How to 3D Print an OBJ file

Welcome to this 3D printing tutorial where we will show you how to 3D print an OBJ model file using our conversion tools and the 3D printing software of your choice.

Firstly, you you may need to convert your OBJ file into a file format that is recognised by your 3D printing software. Most 3D printing software support the STL or 3MF formats, so please check with your 3D printing software which format is supported. If you are lucky, it may have support for the OBJ format built in.

The 3D printing software we are going to use is Simplify 3D, which has built-in support for importing STL, 3MF and OBJ files directly. Most 3D printers come with their own slicing software which offer similar features and there are plenty of 3D slicing software out there for free.

In this tutorial we will assume our software does not support the OBJ format and will instead convert it to the STL format first.

Step 1 - Converting OBJ to STL or 3MF

To get us started we need to convert the OBJ file into a format supported by your 3D printing software. As mentioned previously, STL and 3MF are the two most widely supported formats within 3D printing software.

We use our OBJ to STL convertor tool to perform this conversion. The tool is simple to use, either select the "Upload" button and select your file or drag and drop your OBJ file onto the tool. Once you have selected your OBJ file you will see your file listed within the tool ready to be converted. All that you need to do now is click the "Convert" button to receive your converted STL file.

If your 3D printing/slicer software supports the 3MF format you can use our OBJ to 3MF convertor instead to create a 3MF file from your OBJ.

Step 2 - Loading your 3D Model

With the converted STL or 3MF file to hand we now open up our 3D printing software. The software chosen for this tutorial is the excellent Simplify3D 3D printing application, though there are many other 3D slicing applications out there. Once opened within the 3D printing software, we are presented with a preview of the 3D model on the print bed ready for any final adjustments prior to printing.

Before we continue here is a little information about 3D printing and how it works. It is important to understand the different types of 3D printer and also their advantages and disadvantages in order to make the best choices within the slicing software.

A small cog in OBJ format
A small cog loaded into 3D printing software
3D printing configuration

SLA Printing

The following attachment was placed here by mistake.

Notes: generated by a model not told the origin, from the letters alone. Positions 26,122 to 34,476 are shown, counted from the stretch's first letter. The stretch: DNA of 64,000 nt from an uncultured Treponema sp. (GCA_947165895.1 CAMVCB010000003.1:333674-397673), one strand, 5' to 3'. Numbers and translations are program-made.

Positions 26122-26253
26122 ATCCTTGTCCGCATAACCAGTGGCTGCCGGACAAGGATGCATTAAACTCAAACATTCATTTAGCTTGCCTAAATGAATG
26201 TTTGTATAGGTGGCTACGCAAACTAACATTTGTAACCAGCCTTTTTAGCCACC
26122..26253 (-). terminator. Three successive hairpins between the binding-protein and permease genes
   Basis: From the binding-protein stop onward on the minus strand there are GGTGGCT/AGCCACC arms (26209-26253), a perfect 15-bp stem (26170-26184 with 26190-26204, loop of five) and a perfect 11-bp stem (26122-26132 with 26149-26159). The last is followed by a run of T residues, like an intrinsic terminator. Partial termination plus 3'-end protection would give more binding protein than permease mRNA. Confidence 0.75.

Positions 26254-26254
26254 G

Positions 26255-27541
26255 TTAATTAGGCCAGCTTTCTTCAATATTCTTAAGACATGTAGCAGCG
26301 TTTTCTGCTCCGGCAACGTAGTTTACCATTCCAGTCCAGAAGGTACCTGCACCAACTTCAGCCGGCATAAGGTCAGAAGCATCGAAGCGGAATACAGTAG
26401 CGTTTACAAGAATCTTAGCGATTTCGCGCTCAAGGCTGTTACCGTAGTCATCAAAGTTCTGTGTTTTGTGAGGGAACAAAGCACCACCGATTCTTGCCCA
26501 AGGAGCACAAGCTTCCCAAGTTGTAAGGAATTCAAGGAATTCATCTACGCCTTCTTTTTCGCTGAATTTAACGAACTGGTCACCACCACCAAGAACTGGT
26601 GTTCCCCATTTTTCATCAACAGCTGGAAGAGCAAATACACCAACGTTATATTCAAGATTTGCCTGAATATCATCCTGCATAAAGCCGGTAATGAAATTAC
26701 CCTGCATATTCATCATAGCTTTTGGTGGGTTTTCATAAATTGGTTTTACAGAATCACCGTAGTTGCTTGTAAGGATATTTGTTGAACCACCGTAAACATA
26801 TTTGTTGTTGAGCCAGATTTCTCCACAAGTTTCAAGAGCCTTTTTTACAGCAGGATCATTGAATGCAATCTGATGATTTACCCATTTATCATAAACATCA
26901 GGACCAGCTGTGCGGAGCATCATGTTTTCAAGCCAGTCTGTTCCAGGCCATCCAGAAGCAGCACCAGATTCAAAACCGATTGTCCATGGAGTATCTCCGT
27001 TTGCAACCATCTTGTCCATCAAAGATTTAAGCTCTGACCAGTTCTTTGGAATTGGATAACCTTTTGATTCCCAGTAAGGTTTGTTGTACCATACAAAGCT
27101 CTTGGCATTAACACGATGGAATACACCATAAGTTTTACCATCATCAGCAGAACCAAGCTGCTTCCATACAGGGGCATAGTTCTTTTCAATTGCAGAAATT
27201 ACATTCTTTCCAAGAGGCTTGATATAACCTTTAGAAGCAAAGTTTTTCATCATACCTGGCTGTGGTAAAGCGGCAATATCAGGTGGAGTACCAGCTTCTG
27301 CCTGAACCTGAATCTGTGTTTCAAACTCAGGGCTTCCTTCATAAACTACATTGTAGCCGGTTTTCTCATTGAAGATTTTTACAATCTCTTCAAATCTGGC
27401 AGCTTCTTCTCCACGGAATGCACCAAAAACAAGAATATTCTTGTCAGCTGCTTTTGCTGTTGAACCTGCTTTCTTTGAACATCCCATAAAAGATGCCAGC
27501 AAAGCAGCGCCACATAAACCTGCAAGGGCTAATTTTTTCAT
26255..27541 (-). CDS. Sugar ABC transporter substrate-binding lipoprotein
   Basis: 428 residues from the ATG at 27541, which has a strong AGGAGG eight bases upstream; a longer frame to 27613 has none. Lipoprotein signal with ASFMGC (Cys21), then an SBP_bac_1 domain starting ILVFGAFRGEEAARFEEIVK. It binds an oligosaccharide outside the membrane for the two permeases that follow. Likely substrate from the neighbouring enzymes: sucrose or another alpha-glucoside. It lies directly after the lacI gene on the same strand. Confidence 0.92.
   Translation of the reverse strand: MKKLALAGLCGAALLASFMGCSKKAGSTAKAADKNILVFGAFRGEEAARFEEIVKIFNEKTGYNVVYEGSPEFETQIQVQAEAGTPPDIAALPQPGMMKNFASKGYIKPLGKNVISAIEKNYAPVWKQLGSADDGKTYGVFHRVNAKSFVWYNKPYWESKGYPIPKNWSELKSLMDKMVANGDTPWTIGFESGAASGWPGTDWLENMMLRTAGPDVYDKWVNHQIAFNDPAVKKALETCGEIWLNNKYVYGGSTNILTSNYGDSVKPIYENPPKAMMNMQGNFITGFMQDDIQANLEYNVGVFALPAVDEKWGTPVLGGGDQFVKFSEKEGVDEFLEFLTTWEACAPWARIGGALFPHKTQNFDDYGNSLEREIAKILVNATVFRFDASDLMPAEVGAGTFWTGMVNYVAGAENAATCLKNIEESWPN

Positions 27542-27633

Another common 3D printing method - SLA (Stereolithography), uses a laser aimed at a bed of photopolymer resin to create a 3D print layer by layer. Some SLA 3D printers offer superior print quality compared to FDM printers but may suffer from much smaller printable volumes.

SLS Printing

SLS or Selective Laser Sintering, is a method of 3D printing using a laser and a bed of powder, such as Nylon. The laser creates the final 3D print by heating the powder up and binding it together to form a solid shape. Due to the strength and high quality of the final 3D printed model, SLS is typically used by commercial 3D printing companies.

FDM Printing

The most common type of 3D printing - FDM (Fused Deposition Modelling), uses the process of heating up plastic filament and squirting it through a small diameter metal nozzle at high temperatures whilst drawing the 3D model one layer at a time. The process has many variables, such as layer thickness, wall thickness, infill percentage and more that can be tweaked to produce the final 3D print most suitable for the model and its application.

We will be using a MakerBot FDM Printer for the purposed of this tutorial. This printer has a large printing area and can print the 3D object using PLA filament plastic.

Step 3 - 3D Printing

The final step in our tutorial is to commence 3D printing your model. Depending on the connection options given by your 3D printer it may be necessary to connect the printer to your computer via USB, it may also be possible to save the 3D print file (GCODE) to SD card and insert that directly into the printer. Most modern printers will also support WiFi too. To verify how the 3D model will be printed Simplyify3D offers a preview mode showing how the model will be sliced up into layers with a preview layer slider control that allows you to examine how the model will be printed layer-by-layer.

The preview mode is a great way to see how the various configuration options affect the sliced model. The 3D model we are printing is a small cog which should take no more than 15 minutes to print:

A small cog
A 3D printed small cog
3D printed small cogs

In general the default settings within your 3D printing software should produce great results for most 3D models, however some tweaking may be needed if you experience warping or you need additional strength in parts of the model.

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